At the hearing of his motion for the withdrawal of his pleas of guilty, appellant was called as a witness and cross-examined. He testified that he was arrested in an automobile with Mr. Little on December 15, 1953 at about 2 a. m. Just as the officers pulled up he got out of the car at the request of defendant Little to stall the police officers who had just stopped them and to keep them from searching the car. At this time there was a loaded revolver under the seat on the passenger's side of the car. Appellant maintained that he was coerced by Little into being present at the time the robberies were committed. Nevertheless, appellant signed a statement at about 3:15 in the afternoon of December 15th in which he said that he and defendant Little voluntarily performed all these robberies.

Leslie E. Still, Jr., a deputy public defender of Long Beach, testified he had a conversation with defendant Ottenstror, on December 17, 1953, and thereafter pleaded him guilty. He went over the complaint with Ottenstror count by count, and at no time did the defendant indicate that he had been forced to commit any of the robberies or to accompany defendant Little while he committed them. Mr. Still testified that he was of the opinion that defendant Ottenstror knew exactly what he was doing at all times, when he was being interviewed, and he did not appear to be in a daze. Still testified that he made it a point to tell Ottenstror that he would do a term of five to life, on the basis of his plea of guilty. He went over this several times. Defendant Ottenstror then said that he still wanted to go through with pleading guilty on two counts.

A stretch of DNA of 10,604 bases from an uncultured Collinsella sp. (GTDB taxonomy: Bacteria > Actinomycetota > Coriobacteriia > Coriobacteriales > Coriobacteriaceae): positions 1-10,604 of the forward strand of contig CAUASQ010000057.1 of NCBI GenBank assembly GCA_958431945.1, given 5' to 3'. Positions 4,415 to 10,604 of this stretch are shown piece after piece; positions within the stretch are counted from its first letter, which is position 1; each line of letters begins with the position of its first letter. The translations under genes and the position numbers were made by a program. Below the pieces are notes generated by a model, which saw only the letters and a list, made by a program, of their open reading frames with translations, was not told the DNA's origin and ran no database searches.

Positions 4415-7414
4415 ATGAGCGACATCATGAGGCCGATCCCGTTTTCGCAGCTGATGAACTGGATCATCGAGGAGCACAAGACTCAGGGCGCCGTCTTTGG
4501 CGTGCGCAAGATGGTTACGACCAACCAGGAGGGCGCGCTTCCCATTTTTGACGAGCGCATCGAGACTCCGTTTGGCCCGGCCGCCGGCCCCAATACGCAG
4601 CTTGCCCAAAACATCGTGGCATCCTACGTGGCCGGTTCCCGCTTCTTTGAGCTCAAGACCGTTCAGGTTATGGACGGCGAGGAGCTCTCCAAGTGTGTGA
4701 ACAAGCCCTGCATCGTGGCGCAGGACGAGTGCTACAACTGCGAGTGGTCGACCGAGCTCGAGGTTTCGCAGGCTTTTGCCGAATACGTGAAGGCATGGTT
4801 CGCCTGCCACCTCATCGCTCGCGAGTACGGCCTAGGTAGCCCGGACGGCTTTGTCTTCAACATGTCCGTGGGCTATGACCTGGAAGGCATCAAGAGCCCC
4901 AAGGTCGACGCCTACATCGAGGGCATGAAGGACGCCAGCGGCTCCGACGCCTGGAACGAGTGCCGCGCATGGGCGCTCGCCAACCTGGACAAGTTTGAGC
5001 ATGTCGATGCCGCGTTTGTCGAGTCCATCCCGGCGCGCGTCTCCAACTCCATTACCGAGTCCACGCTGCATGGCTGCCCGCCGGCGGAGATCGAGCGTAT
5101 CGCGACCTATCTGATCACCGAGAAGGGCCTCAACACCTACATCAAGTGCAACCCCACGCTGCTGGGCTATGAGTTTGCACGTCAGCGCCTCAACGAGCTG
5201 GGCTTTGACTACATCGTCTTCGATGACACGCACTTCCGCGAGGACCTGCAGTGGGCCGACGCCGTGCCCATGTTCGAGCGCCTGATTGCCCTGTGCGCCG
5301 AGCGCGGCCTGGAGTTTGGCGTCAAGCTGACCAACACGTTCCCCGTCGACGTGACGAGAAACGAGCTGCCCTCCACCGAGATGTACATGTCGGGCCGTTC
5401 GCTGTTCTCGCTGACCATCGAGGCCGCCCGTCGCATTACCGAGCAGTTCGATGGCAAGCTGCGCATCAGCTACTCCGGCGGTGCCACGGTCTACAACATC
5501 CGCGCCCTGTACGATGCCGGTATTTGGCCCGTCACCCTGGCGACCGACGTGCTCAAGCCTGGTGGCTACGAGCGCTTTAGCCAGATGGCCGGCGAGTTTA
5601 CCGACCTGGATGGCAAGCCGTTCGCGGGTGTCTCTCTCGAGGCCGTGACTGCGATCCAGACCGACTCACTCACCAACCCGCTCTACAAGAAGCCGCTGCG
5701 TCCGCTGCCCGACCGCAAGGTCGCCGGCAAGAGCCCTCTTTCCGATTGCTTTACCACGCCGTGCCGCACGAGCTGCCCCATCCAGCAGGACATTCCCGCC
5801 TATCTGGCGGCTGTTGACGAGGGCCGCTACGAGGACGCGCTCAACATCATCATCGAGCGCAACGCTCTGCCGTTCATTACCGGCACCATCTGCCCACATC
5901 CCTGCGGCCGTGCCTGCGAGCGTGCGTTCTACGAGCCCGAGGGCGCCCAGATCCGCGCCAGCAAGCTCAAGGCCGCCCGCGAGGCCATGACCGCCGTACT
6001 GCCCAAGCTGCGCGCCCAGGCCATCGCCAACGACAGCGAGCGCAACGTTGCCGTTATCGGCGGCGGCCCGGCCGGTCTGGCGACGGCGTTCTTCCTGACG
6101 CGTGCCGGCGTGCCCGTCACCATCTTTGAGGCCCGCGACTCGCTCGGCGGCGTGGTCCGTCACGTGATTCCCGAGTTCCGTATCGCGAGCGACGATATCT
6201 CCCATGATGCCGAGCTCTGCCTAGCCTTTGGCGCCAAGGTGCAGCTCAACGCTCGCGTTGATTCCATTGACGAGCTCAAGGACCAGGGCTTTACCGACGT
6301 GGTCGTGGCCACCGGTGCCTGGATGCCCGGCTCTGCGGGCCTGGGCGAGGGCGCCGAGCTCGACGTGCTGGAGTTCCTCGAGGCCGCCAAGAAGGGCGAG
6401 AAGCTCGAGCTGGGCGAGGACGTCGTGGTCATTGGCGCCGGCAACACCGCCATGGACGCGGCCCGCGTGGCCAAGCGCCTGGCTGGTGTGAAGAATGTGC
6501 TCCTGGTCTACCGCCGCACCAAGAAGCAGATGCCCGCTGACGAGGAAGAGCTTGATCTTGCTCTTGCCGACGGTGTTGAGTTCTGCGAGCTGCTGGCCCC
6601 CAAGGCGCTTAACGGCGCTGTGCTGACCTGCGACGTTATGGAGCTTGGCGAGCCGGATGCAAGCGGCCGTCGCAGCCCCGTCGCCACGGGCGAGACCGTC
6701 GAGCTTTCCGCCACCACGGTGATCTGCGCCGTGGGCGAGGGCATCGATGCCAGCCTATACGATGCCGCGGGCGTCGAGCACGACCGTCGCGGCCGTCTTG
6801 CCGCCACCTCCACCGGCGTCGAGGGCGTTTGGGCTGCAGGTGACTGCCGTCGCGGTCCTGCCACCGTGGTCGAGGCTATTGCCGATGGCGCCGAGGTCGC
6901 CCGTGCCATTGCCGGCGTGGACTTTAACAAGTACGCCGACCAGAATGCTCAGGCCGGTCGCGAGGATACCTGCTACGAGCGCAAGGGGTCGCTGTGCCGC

Betty Polly Francis was the victim of a robbery on the morning of December 14th, and she identified defendant Ottenstror as one of the two men who held her up. She testified that she saw a gun in the hand of Mr. Ottenstror at that time.

Dorothea Barrett was the victim of a robbery on the afternoon of December 14, 1953. She testified that two men held her up, and while one of them, Mr. Ottenstror, stayed in the front room looking for the money, the other man took her into the back room and made her disrobe. They were gone from the front room for approximately ten minutes.

Meredith A. Reed, who was "picked up" by defendants Ottenstror and Little on the morning of December 15th, and forced to disrobe, testified that they said they had a gun, [127 Cal. App. 2d 108] but he did not see it. However, he saw defendant Little hand an object to Ottenstror which might have been a gun.

Creighton A. Wiggins, an inspector in the Long Beach Police Department, was one of the investigating officers in this case. He testified that he never told defendant Ottenstror that he did not need an attorney and should not get one.